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Quarantine Cuisine: The perfect cheese plate

Updated: Jun 20, 2020

One of my favorite snacks during this quarantine (and ya know, generally) is a delicious cheese or cheese and charcuterie plate, with an appropriate bottle of wine, of course!

For this edition of Quarantine Cuisine, I figured I'd provide both my loyal readers with the Maestro's rules for a perfect cheese plate. Hopefully this can help you construct an excellent snack plate on a day when you desperately need cheese (every day).

I am not a religious person about anything but food and bev. So here you have it, the Maestro's Ten Commandments of cheese plates, accompanied by photos of ten cheese plates I've made or enjoyed recently.

1) Thou shalt select excellent cheese. A cheese plate with Kraft Singles won't do. Get good cheese. This can be expensive, but doesn't have to be, and you can usually find excellent cheese for good prices, especially if your local cheesemonger has regular specials! Our cheesemonger is a bit of an anomaly––he is a cheese expert who owned a small cheese shop in Minnesota before moving to Cedar Rapids for his wife's job, and created a world-class cheese program at his local supermarket. He brings in some of the most magnificent cheese from all over the world, and often he has some killer sales and deals. I can also recommend the "cheese orphans" section at many stores; this section includes extra cuts that are smaller and much cheaper than the big slices offered at most stores, and the portions are often perfect for a cheese plate! If all else fails, many deli counters will be willing to cut a big, expensive block into a smaller one for you; doesn't hurt to ask!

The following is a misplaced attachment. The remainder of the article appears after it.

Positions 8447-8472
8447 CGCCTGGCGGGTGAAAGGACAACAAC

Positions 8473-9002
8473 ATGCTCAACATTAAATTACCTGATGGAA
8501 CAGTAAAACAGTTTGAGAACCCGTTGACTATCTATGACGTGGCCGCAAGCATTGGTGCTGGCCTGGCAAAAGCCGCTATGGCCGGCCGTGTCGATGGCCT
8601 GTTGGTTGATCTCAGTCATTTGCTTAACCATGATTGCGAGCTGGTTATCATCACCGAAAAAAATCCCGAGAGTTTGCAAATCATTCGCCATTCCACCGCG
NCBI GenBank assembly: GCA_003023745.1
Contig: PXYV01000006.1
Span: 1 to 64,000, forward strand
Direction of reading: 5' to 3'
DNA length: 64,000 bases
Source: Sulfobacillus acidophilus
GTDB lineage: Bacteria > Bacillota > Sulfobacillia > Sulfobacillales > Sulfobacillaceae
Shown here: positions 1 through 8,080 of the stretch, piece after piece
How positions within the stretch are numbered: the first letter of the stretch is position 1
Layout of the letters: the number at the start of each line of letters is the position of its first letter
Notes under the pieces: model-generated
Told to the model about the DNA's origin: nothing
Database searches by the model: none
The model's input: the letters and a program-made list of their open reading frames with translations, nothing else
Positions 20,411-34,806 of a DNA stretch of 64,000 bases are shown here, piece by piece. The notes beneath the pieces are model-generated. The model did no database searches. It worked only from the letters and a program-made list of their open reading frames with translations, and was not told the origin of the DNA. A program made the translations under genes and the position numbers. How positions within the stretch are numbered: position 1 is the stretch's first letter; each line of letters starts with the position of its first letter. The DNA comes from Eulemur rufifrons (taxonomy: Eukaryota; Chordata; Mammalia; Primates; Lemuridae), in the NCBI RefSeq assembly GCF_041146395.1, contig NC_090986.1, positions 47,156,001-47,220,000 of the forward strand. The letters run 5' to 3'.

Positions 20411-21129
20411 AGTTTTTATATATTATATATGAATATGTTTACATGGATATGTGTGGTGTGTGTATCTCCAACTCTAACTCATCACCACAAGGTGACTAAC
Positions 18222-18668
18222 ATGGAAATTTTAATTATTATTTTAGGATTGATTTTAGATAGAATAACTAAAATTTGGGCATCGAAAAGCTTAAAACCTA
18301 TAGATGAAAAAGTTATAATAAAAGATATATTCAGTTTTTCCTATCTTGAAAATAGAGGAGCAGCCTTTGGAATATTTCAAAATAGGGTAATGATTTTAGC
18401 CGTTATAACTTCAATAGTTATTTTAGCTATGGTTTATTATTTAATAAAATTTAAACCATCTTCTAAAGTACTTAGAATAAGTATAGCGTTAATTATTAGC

If you don't have a good cheese monger or store in your area, you can look online! Murray's Cheese is a good option, as well as iGourmet. Also, include local cheese when you can!

2) Thou shalt select flavorful cheese. Never select mild cheese for a cheese plate. You need the most flavorful and interesting cheese you can find to make the snack as magical as possible. No fontina, kiddos––get an extra sharp cheddar, a meaty blue, or a funky triple crème. All of your cheeses, every single one, must be robust, unique, and flavorful. You'll find the mild, uninteresting cheese will languish on the plate, and be the cheese you throw to your dog to make him stop begging (I speak from experience). Don't be afraid of all things stinky, funky, and unusual!

3) Thou shalt select at least one cow's milk, one sheep's milk, and one goat's milk cheese. A cheese plate needs variety. You wouldn't want to select four different cheddars; you want to make sure you have as much variety as possible. Most cheese is made from one of three (or a blend) types of milk––cow, sheep, and goat. Buffalo milk is also used for cheese, but it's much less common. Cow's milk cheeses span a broad portfolio, so if you have four or five cheese on a plate, the cow's milk cheese is most likely to appear more than once on the plate. Sheep's milk cheese tend to be hard, more mild, but complex, herbal, and grassy. Goat cheeses are often soft, and tend to be tangy and ripe. When shopping for cheese, a good guide is to try to find at least one of each.